When the race for space supremacy started, defense forces around the world took notice of what was happening. An increasing number of countries are launching spy satellites into orbit and are testing warheads and missiles with space-traveling capacity. The threat is real.

With ever increasing number of spy satellites orbiting Earth, more countries are developing weapons that could neutralize or destroy them. It’s a race that could end in a space war, or at least a space skirmish.

One can imagine the amount of debris that would follow an event like that.

Defense forces may insist that all of that is happening in the “national interest” or is for the purpose of “defending their country.” But, rest assured, everyone’s intentions are not always that pure.

Naturally, all rockets and related spy satellites need testing. Rockets are launched into low orbit and are remotely exploded on completion of a test. The result is that even more pieces of junk are being deposited into space.

Todd Harrison, director of the Aerospace Security Project, reports that a space skirmish could cause an immense amount of collateral damage to thousands of satellites. In itself, it will have severe, if not disastrous effects on communication. The most likely impact will be on Internet services and much-needed weather information.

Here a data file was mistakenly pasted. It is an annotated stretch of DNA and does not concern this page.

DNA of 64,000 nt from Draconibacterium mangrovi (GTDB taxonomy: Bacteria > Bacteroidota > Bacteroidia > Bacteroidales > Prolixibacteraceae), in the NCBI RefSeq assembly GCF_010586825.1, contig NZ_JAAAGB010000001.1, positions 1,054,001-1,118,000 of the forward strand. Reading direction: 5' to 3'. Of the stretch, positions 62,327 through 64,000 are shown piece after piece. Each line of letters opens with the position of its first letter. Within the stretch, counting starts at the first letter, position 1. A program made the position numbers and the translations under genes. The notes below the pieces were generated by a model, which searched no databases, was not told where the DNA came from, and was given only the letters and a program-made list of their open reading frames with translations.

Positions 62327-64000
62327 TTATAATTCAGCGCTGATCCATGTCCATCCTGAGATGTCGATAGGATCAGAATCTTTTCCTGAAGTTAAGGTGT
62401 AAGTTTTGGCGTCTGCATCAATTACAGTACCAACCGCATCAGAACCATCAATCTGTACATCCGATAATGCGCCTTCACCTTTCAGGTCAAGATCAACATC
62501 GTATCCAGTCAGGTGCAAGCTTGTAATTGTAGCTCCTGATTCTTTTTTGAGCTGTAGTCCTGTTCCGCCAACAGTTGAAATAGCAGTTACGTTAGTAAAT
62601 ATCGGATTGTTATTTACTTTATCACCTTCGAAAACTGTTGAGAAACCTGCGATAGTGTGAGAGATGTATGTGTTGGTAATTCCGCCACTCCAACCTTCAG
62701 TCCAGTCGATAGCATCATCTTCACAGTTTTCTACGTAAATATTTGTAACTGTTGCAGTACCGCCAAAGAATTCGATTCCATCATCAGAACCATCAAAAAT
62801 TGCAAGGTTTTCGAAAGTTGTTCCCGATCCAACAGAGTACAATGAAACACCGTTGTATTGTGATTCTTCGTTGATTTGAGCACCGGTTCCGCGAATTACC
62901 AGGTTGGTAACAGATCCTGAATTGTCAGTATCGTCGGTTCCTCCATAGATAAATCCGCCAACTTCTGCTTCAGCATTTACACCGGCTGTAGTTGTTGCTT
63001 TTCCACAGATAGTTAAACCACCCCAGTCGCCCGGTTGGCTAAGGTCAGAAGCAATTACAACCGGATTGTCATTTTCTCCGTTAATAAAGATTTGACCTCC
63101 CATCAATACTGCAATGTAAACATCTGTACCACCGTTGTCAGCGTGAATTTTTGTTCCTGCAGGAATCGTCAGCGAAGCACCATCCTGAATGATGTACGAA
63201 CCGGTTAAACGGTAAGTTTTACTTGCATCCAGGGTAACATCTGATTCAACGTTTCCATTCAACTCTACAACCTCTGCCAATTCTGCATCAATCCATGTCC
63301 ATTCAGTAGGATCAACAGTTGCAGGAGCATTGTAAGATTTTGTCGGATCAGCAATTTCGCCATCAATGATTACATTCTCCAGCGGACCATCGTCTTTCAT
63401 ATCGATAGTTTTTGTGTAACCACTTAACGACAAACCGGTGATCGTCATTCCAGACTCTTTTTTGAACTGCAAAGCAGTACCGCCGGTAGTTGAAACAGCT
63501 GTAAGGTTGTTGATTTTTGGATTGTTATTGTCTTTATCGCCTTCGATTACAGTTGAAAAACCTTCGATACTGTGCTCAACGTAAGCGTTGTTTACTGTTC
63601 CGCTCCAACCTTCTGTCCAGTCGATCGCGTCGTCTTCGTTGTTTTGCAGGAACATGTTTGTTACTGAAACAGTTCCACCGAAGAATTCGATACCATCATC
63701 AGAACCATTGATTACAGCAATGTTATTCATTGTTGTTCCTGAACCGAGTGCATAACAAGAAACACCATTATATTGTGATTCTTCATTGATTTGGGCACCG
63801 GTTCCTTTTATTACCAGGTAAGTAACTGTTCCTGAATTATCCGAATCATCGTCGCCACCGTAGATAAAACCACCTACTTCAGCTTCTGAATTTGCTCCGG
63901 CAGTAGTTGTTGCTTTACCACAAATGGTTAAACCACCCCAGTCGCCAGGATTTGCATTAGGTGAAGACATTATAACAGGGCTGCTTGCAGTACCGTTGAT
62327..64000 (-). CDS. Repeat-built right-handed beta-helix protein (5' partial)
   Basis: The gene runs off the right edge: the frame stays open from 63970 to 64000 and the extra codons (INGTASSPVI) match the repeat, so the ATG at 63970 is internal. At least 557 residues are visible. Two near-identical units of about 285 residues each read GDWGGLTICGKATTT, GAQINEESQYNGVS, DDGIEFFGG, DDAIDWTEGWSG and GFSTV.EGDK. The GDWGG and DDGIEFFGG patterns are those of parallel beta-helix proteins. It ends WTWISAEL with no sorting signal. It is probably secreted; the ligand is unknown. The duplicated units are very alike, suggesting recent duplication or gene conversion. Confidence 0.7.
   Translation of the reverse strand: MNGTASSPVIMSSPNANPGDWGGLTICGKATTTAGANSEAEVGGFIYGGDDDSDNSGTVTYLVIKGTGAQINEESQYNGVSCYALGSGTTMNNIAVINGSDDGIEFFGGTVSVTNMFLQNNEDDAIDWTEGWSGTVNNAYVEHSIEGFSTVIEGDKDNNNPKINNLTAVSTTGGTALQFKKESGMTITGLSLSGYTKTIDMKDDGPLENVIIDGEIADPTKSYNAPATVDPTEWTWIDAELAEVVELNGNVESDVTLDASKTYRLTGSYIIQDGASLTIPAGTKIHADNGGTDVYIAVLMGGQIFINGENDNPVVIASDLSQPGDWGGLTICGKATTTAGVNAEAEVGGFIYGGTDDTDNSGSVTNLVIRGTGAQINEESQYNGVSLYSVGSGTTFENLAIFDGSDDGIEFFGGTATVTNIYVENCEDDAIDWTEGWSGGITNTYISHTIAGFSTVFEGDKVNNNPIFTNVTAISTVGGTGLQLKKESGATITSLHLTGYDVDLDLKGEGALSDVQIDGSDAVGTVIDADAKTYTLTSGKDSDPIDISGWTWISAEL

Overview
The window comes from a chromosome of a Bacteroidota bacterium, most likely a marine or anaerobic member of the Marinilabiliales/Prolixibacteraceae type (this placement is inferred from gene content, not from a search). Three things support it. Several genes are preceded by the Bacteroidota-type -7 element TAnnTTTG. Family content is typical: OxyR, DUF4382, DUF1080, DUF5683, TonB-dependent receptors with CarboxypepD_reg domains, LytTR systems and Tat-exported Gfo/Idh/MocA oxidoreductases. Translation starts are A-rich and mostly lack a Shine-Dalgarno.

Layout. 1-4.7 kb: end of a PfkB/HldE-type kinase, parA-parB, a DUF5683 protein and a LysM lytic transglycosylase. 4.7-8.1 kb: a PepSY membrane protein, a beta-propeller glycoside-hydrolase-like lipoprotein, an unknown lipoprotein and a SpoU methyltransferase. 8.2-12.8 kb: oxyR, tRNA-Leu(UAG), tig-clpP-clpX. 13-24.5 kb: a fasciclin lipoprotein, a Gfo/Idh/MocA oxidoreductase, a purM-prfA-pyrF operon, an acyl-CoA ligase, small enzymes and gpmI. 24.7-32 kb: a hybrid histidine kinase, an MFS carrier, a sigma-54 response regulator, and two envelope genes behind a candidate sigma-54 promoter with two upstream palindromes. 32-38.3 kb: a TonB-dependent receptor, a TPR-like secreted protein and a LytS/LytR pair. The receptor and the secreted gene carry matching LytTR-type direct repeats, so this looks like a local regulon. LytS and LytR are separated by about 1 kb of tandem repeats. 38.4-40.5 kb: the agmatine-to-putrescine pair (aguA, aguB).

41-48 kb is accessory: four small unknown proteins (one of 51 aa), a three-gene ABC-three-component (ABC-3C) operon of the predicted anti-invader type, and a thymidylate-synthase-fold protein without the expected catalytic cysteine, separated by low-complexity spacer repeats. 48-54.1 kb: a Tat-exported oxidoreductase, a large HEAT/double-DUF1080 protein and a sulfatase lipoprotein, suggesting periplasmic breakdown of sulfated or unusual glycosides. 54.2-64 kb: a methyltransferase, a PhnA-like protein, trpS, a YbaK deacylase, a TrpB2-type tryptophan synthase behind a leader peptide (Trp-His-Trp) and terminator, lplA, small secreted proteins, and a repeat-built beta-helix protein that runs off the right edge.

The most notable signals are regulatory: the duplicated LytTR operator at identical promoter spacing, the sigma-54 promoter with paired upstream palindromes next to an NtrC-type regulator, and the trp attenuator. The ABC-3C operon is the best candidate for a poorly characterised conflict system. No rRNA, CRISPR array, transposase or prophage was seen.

Some startling facts:

  • France is working on lasers that could dazzle opposing countries’ satellites.
  • North Korea is planning to jam space signals.
  • Iran is developing plans for cyber-attacking satellites.

These are but a few of the known dangers and developments. The consequence of these plans, however good the intentions for that nation may be, will be an ever-increasing amount of space debris.

Locating And Tracking Space Debri

It has became necessary to track space debris. Ground-based optical telescopes with high-performance digital capabilities are one of the major tracking methods used.

Currently, laser tracing can only be done in the twilight hours of a day, while it is still mostly dark. The sun reflects on the orbiting debris, which enables the laser station to trace and track the pieces. But Austria conceptualized a unique innovation whereby a telescopic detector is used in combination with a filter to increase the contrast of objects in space. That way, when combined with specially developed software, scientists are now able to track a substantial quantity of orbital junk during other hours of the day too.

The US Department of Defense is keeping track of some�20,000 larger satellites and other space objects. In reality, they have equipment that can only keep track of pieces that are larger than 100mm. The larger the piece of junk, the more interest it attracts. Much can be learned from recovered pieces of “enemy” spy satellites or rockets.